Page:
Tissue engineering has 3 main components - scaffolds, stem cells (SC) and growth factors (GF). Significant progress towards successful tooth regeneration has been achieved by Young et al., using porcine postnatal tooth cells and cell-scaffold constructs. In their study, tooth buds were harvested and dispersed as cell suspensions onto scaffolds, and grown in immunodeficient rats. Although their technique produced all tooth structures except periodontium, regeneration of a complete tooth was not achieved.

The tooth is a complex structure consisting of hard tissue (enamel and dentin), connected to bone with periodontal ligament. Teeth are highly mineralized organs, resulting from sequential and reciprocal interactions between the oral epithelium and the underlying cranial neural crest-derived mesenchyme [3].

Two major cell types are involved in dental hard tissue formation: the mesenchyme-originated odontoblasts that are responsible for the production of dentin, and the epithelium-derived ameloblasts that form the enamel [4]. Shortly after enamel deposition, the formation of the root starts as a consequence of cell proliferation in the inner and outer dental epithelia at the cervical loop area. Cells from the dental follicle give rise to cementoblasts (forming the cementum that covers the dentin of the root), fibroblasts (generating the periodontal ligament) and osteoblasts (elaborating the alveolar bone). Cementum, periodontal ligament and alveolar bone are the periodontal tissues that support teeth in the oral cavity [5].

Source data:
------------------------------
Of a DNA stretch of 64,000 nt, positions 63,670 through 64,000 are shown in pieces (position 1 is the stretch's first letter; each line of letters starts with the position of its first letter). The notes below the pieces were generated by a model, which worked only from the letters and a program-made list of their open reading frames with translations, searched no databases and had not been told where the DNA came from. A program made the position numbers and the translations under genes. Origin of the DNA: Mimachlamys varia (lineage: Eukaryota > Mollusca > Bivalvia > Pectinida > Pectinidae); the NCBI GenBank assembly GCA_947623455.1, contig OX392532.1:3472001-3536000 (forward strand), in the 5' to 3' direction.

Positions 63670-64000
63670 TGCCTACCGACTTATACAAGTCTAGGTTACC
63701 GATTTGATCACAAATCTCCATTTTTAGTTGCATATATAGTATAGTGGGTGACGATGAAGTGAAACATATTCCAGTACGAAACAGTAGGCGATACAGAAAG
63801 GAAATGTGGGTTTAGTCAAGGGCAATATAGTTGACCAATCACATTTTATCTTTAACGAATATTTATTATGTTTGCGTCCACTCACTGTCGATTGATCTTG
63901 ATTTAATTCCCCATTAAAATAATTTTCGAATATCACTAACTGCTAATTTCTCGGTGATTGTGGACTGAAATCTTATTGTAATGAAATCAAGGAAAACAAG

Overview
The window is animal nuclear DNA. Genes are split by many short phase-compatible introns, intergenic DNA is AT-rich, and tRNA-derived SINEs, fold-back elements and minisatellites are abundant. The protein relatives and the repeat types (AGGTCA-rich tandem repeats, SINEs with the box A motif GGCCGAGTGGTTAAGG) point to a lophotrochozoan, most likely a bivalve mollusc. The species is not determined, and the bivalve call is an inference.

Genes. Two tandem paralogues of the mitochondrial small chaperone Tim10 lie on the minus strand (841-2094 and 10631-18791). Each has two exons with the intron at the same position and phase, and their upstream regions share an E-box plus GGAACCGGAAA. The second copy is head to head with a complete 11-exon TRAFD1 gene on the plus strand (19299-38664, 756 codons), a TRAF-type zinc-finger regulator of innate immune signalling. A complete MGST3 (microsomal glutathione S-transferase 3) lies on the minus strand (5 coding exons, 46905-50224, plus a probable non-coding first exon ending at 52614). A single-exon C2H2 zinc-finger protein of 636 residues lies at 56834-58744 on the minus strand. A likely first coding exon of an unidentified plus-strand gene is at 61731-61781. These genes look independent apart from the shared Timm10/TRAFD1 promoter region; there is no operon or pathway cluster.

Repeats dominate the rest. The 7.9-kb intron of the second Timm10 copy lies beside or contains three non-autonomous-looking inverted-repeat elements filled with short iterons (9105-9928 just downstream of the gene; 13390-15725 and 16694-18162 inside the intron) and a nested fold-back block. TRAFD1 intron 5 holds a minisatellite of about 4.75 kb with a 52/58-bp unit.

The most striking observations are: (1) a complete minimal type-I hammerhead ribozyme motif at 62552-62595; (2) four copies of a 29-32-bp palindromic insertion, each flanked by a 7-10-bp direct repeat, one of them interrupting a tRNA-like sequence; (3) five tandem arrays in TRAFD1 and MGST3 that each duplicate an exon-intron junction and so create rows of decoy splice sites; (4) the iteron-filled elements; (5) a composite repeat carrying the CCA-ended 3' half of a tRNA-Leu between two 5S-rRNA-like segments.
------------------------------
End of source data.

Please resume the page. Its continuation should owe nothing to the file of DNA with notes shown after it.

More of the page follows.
TISSUE ENGINEERING

The term tissue engineering was coined at a national science workshop in 1988 to mean “the application of principles and methods of engineering and life sciences towards the fundamental understanding of structure - function relationships in normal and pathological mammalian tissues and the development of biological substitutes to restore, maintain or improve tissue function”. Although the field of tissue engineering is new, the idea of replacing damaged tissues dates back to the 16th century when Gasparo Tagliacozzi, Professor of Surgery and Anatomy at a university in Italy, described a nose replacement that he had constructed from a flap from forearm [6].

The field of tissue engineering is multidisciplinary involving experts from the fields of genetics, mechanical engineering, clinical medicine and other related disciplines [7]. Tissue engineering relies on the use of porous 3D scaffolds to provide the appropriate environment for the regeneration of tissues and organs. The scaffolds are seeded with stem cells and growth factors and are used as templates for tissue formation. These cells seeded scaffolds are then cultured in-vitro to either synthesize tissues that can be implanted into the injured site or are directly implanted onto the injured site relying on the body’s own mechanism to regenerate the lost tissues [8].